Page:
Las Vegas shooting exposes tenacity of fake news on Google and Facebook

Mandy Carr
Октября 4, 2017

Las Vegas police say Stephen Craig Paddock, of Mesquite, Nevada, fired down on concertgoers from the 32nd floor of the Mandalay Bay casino hotel, killing at least 59 people and wounding more than 500 in the deadliest mass shooting in modern USA history.

Early Monday morning, police identified Stephen Paddock, a 64-year-old Las Vegas resident, as the man suspected of opening fire from the Mandala Bay Resort & Casino late Sunday night, killing more than 50 people and injuring 400 others.

4chan's users quickly turned their attention to Geary Danley-the apparent the husband of Marilou, according to an archived version of a Facebook page belonging to a user named Geary Danley-though the name was not directly mentioned by law enforcement.

In Google's "Top Stories" section, which features breaking news stories based on search queries at the top of the page, the first recommended link led to one of the 4Chan boards that wrongly identified the shooter. His liked pages reportedly included Rachel Maddow,, and a group called the Anti-Trump Army. A profile of Danley put together on Everipedia, a Wikipedia-style site with much looser guidelines and moderation.

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Google was also found wanting during the crisis, with its search results promoting at one point a 4chan thread filled with lies about "Geary Danley".

The search results below the top stories did little to help clarify the situation. We have reached out to Google for comment. "This should not have appeared for any queries, and we'll continue to make algorithmic improvements to prevent this from happening in the future", a spokesperson told Bloomberg. They also got a number of news posts from highly questionable sources.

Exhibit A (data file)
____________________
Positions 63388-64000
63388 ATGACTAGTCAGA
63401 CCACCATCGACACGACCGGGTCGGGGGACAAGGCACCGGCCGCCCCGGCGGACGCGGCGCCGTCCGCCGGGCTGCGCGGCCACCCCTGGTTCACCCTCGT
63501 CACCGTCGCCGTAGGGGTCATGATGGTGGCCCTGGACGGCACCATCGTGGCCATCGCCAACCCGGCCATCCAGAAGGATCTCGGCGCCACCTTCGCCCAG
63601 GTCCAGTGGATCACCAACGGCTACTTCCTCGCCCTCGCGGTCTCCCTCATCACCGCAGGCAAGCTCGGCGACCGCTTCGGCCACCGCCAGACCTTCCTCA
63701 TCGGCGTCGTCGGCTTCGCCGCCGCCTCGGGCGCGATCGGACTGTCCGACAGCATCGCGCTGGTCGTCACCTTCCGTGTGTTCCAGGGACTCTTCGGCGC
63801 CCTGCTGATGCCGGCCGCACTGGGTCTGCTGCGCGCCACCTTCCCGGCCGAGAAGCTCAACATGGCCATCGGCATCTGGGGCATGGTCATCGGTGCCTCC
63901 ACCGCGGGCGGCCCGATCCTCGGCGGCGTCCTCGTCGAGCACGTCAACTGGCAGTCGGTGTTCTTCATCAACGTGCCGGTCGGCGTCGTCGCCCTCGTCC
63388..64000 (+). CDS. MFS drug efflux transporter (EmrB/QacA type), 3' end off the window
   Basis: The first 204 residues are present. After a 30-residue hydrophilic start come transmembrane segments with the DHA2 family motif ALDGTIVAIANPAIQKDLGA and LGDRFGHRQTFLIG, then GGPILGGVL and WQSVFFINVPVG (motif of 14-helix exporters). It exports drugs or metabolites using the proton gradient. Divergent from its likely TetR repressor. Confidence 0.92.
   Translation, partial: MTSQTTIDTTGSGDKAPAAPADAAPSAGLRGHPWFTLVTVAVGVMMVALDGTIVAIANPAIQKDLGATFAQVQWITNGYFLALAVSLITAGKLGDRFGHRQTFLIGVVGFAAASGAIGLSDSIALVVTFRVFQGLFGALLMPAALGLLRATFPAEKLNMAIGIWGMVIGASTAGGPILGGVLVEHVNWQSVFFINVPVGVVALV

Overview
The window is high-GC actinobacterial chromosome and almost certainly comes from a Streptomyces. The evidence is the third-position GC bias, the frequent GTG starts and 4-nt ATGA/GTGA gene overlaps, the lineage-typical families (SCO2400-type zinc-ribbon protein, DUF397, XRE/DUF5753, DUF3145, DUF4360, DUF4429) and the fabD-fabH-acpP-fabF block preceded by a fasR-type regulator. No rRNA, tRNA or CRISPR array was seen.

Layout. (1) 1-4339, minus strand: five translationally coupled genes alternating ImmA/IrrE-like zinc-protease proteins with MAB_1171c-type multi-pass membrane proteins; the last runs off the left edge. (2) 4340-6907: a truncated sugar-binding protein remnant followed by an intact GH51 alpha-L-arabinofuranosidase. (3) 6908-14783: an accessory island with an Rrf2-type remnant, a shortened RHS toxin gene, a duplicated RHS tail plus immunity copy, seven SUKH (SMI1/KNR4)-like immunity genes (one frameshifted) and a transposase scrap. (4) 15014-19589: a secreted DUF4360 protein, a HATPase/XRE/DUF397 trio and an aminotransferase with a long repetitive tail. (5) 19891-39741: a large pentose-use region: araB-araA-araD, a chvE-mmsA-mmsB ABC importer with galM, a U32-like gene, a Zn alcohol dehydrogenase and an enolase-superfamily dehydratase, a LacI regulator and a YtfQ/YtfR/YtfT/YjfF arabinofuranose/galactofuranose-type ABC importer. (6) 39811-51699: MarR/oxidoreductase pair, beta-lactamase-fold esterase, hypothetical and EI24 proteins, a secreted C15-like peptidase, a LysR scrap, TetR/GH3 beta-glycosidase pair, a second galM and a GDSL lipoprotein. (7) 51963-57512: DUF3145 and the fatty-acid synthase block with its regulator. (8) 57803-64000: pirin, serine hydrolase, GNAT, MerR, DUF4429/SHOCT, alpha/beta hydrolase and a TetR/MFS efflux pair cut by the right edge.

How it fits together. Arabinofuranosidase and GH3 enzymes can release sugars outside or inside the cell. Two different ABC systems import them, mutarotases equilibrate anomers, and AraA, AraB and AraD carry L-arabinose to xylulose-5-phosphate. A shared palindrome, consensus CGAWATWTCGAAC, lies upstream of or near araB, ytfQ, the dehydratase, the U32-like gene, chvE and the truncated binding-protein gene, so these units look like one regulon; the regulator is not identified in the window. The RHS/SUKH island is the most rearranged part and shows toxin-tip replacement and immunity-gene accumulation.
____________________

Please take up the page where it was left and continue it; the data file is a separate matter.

The rampant dissemination of misinformation comes as Facebook, Google and Twitter face intense scrutiny over fake news on their websites with each rolling out measures to deal with the issue. But because that removal was "delayed", the company said, images of the incorrect story were captured and circulated online.

Among those falsely stated to be missing in Las Vegas were a German pro soccer player, a murder suspect from Mexico and a male porn star - whose pictures were apparently plucked from the internet. Several accounts pointed the finger at an "Islamic convert" who is actually a comedian beloved by the far right.

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